In the early stages of bulding your business no skill is more important to master than the art of time management. Once you're working smarter, not harder, your efficiency and sense of accomplishment in a given day will grow as your business does.
Here are a few time-tested ways to make the most of the time you have:
Document your day.
This step might seem tedious, but it’s an important method in gaining clarity into how you’re spending your time during the workday.
All you need to do is keep a notebook by your side and document what tasks you’re working on and when.
In this exercise you're looking for noticeable gaps in productivity. For example, if you’re writing blog posts from 1:00 to 2:15 p.m. and then scheduling social from 2:40 to 3:10 p.m., where did those 25 minutes in between tasks go?
We're not saying that you should fill every second or that a little downtime is a bad thing. The point of this exercise is to make note of where and when those moment happen so you can actively decide to fill that time (or not). Some of us need breaks, especiallly during intensely creative work. If that's the case for you, this work can help you schedule that break time in at a moment in your day that is optimal.
As you find those empty spots in your day, highlight them in your notebook so you can look for patterns. Don’t panic if you realize about 20% of your time is highlighted—that's normal! We’re human, and we’re not wired to sit and work for five hours at a time without an interruption. The key is to identify and eliminate time waste while also scheduling in healthy breaks.
To finish this exercise, make a list of the activities you no longer want to waste time doing. Keep that list where you can see it as you work. Once you’re able to recognize where you’re wasting time, it’s a lot easier to stop yourself in your tracks when you’re about to be unproductive.
Batch your tasks.
Now that you’ve started cutting out distractions let’s talk about how you can begin to work more efficiently. If you’ve spent any time at all reading articles on productivity, you’re probably familiar with the term batching.
Here’s a quick refresher: Batching is the process of doing all like tasks at once so you’re not constantly interrupting your workflow. So, for example, if you’re a fashion blogger your batching process might look like this:
Monday: Write blog posts, pitch sponsors, plan outfits for shoots
Tuesday: Shoot outfit pictures, edit pictures
Wednesday: Edit blog posts, write newsletter copy
Thursday: Plan social media, send follow-ups to Monday pitches
Friday: Schedule blogs posts, schedule social media posts, engage with other bloggers
Batching your time is a lot less chaotic than trying to do a little bit of everything every single day and bouncing around tasks a couple of times an hour. There’s also the added benefit of knowing you won’t have to worry about a certain task for the rest of the week.
If you’re putting your time and energy into creating an online course, here’s how batching might look for you:
Monday: Write out video scripts, create slide templates
Tuesday: Fill out course slides, edit video scripts
Thursday: Edit videos, edit slides
Friday: Upload content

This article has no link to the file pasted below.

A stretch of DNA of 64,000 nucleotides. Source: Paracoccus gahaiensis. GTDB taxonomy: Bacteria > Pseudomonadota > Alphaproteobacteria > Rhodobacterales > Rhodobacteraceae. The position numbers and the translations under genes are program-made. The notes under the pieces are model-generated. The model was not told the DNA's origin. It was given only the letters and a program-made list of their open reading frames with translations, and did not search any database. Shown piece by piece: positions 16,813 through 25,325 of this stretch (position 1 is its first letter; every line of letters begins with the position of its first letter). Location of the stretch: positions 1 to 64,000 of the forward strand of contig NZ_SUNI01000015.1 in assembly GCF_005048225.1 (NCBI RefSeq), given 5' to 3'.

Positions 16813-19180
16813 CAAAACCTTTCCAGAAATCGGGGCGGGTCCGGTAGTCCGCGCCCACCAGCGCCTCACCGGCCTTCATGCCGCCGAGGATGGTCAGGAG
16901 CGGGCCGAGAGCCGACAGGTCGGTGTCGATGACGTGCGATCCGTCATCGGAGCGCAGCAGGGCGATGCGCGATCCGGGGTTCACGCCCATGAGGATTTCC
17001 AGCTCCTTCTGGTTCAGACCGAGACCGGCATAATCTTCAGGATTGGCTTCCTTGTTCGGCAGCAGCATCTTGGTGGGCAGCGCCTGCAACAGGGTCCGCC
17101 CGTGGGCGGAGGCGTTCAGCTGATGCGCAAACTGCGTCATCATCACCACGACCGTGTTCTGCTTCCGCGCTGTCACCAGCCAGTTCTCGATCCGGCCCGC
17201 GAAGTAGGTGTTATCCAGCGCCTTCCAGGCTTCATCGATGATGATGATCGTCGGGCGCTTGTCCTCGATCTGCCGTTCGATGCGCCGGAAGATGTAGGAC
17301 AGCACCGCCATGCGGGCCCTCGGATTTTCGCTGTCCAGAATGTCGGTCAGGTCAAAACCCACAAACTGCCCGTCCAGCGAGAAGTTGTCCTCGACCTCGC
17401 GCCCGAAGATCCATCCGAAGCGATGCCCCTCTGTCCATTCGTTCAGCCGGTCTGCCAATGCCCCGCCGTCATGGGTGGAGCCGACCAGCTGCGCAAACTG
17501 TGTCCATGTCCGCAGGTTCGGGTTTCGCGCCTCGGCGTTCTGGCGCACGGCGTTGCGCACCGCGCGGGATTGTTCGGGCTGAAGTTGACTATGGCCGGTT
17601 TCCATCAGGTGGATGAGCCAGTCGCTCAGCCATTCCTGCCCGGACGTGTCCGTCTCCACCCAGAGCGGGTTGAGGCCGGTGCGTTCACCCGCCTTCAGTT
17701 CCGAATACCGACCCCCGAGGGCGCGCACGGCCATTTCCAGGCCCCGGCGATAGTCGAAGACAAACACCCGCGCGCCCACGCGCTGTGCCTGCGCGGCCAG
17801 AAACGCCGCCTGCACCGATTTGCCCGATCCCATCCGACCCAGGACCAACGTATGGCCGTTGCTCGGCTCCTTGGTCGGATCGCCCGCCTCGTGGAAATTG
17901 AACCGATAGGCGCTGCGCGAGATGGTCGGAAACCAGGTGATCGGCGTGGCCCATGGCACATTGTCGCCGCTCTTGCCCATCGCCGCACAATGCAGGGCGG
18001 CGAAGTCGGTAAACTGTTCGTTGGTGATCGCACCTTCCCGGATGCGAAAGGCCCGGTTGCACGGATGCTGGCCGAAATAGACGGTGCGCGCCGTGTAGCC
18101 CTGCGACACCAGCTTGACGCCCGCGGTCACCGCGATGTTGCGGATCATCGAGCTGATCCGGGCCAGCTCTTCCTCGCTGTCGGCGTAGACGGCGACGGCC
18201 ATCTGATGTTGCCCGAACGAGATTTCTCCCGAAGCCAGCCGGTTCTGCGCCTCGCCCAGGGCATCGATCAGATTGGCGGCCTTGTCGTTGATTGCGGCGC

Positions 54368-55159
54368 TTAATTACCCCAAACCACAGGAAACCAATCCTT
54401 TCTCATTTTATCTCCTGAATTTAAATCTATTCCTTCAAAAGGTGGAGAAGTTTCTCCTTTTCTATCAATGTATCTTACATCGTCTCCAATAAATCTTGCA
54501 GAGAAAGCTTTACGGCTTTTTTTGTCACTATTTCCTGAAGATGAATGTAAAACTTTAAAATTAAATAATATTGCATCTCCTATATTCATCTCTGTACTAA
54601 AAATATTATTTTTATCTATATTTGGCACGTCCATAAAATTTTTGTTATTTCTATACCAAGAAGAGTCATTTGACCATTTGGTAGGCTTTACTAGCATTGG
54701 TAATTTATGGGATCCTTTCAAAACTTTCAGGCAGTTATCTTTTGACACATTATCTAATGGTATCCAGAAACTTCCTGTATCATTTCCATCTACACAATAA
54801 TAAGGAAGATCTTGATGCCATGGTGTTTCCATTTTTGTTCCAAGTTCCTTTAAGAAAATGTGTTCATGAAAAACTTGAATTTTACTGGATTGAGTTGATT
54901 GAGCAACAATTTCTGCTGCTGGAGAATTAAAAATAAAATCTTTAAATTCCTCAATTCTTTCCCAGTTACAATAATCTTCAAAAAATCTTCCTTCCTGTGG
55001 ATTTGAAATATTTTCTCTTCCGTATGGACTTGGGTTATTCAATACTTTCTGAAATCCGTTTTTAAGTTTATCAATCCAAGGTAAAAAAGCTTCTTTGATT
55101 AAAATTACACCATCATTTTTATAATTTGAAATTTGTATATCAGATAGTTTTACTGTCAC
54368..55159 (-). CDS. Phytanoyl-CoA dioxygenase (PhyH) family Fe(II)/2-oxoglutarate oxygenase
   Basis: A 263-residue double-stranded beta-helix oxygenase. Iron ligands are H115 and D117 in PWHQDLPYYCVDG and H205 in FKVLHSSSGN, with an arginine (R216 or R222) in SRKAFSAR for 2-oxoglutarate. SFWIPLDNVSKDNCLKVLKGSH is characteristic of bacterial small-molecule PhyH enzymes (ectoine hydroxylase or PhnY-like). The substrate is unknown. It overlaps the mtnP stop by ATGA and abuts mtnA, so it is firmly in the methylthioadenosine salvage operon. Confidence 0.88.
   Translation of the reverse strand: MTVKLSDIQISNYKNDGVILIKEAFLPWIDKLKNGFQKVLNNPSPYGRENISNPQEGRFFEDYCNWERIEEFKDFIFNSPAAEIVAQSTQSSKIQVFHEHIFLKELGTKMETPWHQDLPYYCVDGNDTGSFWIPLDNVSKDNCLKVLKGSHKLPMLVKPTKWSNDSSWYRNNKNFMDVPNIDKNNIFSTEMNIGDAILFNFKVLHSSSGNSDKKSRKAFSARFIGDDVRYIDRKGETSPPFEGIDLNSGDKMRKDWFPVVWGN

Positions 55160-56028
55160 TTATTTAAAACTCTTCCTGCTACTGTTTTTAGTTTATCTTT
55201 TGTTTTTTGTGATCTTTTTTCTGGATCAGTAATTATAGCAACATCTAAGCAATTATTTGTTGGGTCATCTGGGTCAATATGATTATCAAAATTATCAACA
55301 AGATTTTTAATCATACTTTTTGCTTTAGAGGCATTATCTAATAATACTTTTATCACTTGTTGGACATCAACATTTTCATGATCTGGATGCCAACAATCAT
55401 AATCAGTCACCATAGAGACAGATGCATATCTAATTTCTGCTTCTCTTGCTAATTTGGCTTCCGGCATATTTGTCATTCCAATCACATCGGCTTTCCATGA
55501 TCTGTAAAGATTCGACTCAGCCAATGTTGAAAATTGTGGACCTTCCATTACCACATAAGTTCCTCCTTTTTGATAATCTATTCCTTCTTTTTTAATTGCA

We see a lot of course creators attempting to work like this:
Video one: Create script, create slides, film, edit upload
Video two: Create script, create slides, film, edit upload
The problem with that is that you’re wasting time transitioning between tasks, and just when you hit your rhythm with one step it’s time to switch to the next.
Learn to delegate.
If your business is profitable, one of the first things to consider investing in is help for the tasks that you’re not best at.
That doesn’t mean you need to hire a full-time employee, but even paying $75/week to have someone schedule your social media for you can free time that you need to expand your business.
It's tough to realize when you're in the thick of building a business as a solo entrepreneur but, you do not have to do everything yourself. There's no shame in saying, "I'm the best person to write blog posts for my business, but I'm not great at email marketing."
You’ll always be the heart and the soul of your business, even if you’re having someone help you out for a couple of hours each day. Freeing up your time by hiring help gives you space to grow your business and launch new products.
Create a plan.
Attacking a big project with no plan is a recipe for stress. You've probably heard this age old advice but we're going to repeat it: Break big tasks in to small, doable steps.
Even the biggest and most complex projects become manageable when you break them down to their essentialy components. Work backwards from your launch date and cover every step and dependency along the way.
For example, when planning an online course launch you could try this order of steps:
- Decide on a broad topic
- Do market research to identify a transformation
- Facebook groups
- Refine your course topic to cover a problem you identified during your target research
- Test your course topic by messaging five friends in your niche and getting brutally honest opinions
- Refine your course topic based on feedback
- Begin outlining your course
- Start writing lectures
From there, you could add deadlines to create a complete plan.
Having everything broken down step-by-step with deadlines will allow you to visualize what needs to get done for the week and how best to allocate your time each day.
Learn from the best.
When you’re building your online business there's no need to reinvent the wheel. If you've got a mentor or another creator you look up to, ask how they manage their time. Or, pick up a book or two on the topic and find the specific method that works for you. These tips are a great place to start.